This study also showed that compression fracture treated with VS have the highest stiffness of 4690.34 N/mm. According to a study on the stress burden of the spine after VP and BKP by Rohlmann et al., the stiffness and strength of the vertebrae increase as the bone cement volume increases.8 Their probabilistic and sensitivity study suggested that in cement augmentation procedures, the maximum stresses moderately depend on the injected cement volume. The VS group has the most amount of cement augmentation and VP has the least amount. According to Rotter et al., during intraoperative period, VS (SpineJack) could preserve the maximum height gain significantly better than BKP, which creates cavity absence of load-bearing after balloon deflation and before cement injection.18 Furthermore, the additional support of titanium alloy implant also contributes to a higher stiffness for the VS group. Interestingly, the results of this biomechanical study also suggest a superior body height maintenance ratio for the VS surgical model due to a higher stiffness.
However, several previous articles have reported the possible risk factors for recollapse of cemented vertebrae after percutaneous cement augmentation. In 2011, Chen et al. retrospectively reviewed 1,800 patients with a 2-year follow-up. The incidence of refracture of the same vertebra after VP with an incidence rate of 0.56%.19 Osteonecrosis, greater anterior vertebral height restoration, lesser kyphosis angle correction and cystic filling pattern were found to be significant risk factors for recollapse. As for BKP, Lavelle et al. reported a 10% incidence recurrent fracture after BKP of a previously operated vertebra primarily within the first 90 days after surgery.20 The study by Kim et al. demonstrated the presence of intervertebral cleft and non-PMMA-endplate-contact may contribute to future recompression of BKP treated vertebrae.21 Li et al. conducted a risk factor analysis for re-collapse of cemented vertebrae after percutaneous VP or BKP.22 Low bone mineral density, percutaneous BKP, and low volume cement injection were found to be associated with high risk of recollapse. Therefore, cautious interpretation of patients with the above risk factors is imperial to prevent deterioration of fracture condition.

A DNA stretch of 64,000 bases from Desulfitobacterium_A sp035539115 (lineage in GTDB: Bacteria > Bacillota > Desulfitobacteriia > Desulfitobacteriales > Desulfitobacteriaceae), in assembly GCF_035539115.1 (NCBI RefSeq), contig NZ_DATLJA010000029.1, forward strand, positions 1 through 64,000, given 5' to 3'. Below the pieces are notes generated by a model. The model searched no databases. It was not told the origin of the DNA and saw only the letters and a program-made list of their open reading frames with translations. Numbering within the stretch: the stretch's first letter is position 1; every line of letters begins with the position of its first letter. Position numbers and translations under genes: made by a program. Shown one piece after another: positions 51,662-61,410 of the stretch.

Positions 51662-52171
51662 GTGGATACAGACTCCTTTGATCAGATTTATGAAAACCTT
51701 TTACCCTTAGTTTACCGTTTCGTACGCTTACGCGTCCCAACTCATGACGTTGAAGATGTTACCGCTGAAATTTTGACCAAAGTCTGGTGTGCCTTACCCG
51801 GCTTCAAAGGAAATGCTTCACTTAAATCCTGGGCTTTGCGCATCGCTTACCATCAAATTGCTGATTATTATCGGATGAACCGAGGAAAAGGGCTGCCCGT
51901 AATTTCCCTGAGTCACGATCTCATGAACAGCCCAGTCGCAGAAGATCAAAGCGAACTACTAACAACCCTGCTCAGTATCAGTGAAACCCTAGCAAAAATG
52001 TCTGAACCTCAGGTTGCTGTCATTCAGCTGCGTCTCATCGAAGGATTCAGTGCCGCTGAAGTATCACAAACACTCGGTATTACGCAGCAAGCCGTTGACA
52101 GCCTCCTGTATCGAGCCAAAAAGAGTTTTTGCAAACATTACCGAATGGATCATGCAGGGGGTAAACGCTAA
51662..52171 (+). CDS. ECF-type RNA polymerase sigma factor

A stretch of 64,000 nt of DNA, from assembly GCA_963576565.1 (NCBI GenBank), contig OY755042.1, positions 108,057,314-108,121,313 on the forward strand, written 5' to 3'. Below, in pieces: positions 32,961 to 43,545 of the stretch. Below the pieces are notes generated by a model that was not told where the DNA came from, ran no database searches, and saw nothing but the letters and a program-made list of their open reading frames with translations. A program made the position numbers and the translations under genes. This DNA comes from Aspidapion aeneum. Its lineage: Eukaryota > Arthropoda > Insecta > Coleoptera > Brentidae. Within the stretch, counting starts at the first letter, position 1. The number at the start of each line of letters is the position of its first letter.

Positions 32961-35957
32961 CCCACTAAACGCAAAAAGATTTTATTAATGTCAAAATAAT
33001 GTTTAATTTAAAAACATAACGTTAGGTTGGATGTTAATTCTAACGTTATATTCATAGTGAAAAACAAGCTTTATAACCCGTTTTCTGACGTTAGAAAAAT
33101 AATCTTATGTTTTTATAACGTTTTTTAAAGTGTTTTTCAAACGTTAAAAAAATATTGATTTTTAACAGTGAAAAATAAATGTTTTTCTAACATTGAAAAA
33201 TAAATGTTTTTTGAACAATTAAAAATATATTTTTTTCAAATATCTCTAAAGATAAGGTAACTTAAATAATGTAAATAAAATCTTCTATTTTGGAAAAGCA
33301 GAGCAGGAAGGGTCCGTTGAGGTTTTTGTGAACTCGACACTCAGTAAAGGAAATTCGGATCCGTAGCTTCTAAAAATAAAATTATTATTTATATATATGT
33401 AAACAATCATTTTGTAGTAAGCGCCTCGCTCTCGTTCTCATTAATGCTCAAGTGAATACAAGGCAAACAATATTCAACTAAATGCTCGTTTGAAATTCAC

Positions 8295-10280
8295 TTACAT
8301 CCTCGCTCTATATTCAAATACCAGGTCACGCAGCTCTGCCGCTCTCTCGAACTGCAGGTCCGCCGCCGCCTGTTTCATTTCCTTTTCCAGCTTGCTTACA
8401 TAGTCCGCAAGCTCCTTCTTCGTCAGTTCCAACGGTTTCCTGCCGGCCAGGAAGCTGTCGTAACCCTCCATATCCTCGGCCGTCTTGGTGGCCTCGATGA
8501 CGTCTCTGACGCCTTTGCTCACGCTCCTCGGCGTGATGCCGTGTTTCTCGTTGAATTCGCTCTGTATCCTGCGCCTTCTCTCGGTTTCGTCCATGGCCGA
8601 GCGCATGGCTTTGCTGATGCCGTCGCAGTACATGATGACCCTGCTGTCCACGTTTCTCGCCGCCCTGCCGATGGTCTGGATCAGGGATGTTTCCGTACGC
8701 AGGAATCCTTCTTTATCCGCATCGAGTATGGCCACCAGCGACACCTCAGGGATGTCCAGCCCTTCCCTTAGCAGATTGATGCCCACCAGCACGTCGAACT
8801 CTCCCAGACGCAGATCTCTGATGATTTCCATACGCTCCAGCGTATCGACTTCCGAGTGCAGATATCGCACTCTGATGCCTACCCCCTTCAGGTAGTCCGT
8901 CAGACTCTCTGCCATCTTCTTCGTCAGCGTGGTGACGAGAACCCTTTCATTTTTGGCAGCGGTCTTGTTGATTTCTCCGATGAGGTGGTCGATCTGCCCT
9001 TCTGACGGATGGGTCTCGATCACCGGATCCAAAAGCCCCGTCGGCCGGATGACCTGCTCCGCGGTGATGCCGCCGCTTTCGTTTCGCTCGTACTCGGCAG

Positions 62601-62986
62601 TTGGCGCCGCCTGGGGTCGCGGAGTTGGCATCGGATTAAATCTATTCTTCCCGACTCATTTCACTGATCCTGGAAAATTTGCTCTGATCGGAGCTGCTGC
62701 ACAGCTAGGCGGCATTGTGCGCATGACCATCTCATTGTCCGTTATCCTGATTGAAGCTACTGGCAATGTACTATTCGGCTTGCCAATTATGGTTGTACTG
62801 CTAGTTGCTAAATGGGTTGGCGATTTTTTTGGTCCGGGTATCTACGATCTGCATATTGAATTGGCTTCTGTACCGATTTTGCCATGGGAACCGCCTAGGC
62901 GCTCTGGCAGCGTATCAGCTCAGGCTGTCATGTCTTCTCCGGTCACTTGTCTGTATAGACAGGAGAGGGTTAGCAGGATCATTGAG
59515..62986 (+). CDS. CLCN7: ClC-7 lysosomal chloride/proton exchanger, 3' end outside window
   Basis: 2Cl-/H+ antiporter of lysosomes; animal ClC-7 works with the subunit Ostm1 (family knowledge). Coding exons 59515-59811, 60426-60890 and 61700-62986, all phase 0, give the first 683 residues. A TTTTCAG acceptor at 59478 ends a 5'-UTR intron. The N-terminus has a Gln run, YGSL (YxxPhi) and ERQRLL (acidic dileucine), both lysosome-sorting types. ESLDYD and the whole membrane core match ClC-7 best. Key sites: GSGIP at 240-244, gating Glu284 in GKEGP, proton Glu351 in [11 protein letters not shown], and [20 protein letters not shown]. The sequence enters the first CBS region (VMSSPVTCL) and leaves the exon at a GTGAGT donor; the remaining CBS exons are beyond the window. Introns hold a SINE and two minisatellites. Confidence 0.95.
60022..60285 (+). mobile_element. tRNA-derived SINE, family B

There are several limitations to this study that need to be considered. The creation of a finite element model requires several simplifications and assumptions, including a homogeneous cement filling model and orthotropic material simulation. Physiological boundary conditions, cortical and trabecular bone region distinction, subsequent bone remodeling and pre-existing damage may be neglected. Furthermore, as of many other biomechanical studies, our finite element analysis was limited to a single thoracic vertebral segment and may not be generalized to other vertebrae. Despite the shortcomings mentioned above, this is the first study comparing the stress distribution and maximum von Mises stresses on the treated and adjacent vertebrae among VP, BKP, and VS using finite element analysis. This biomechanical study can improve the understanding of cement augmentation on vertebral compression fracture. To make the results from this finite element analysis clinically applicable, we encourage future multicenter studies with long term follow up to confirm these findings.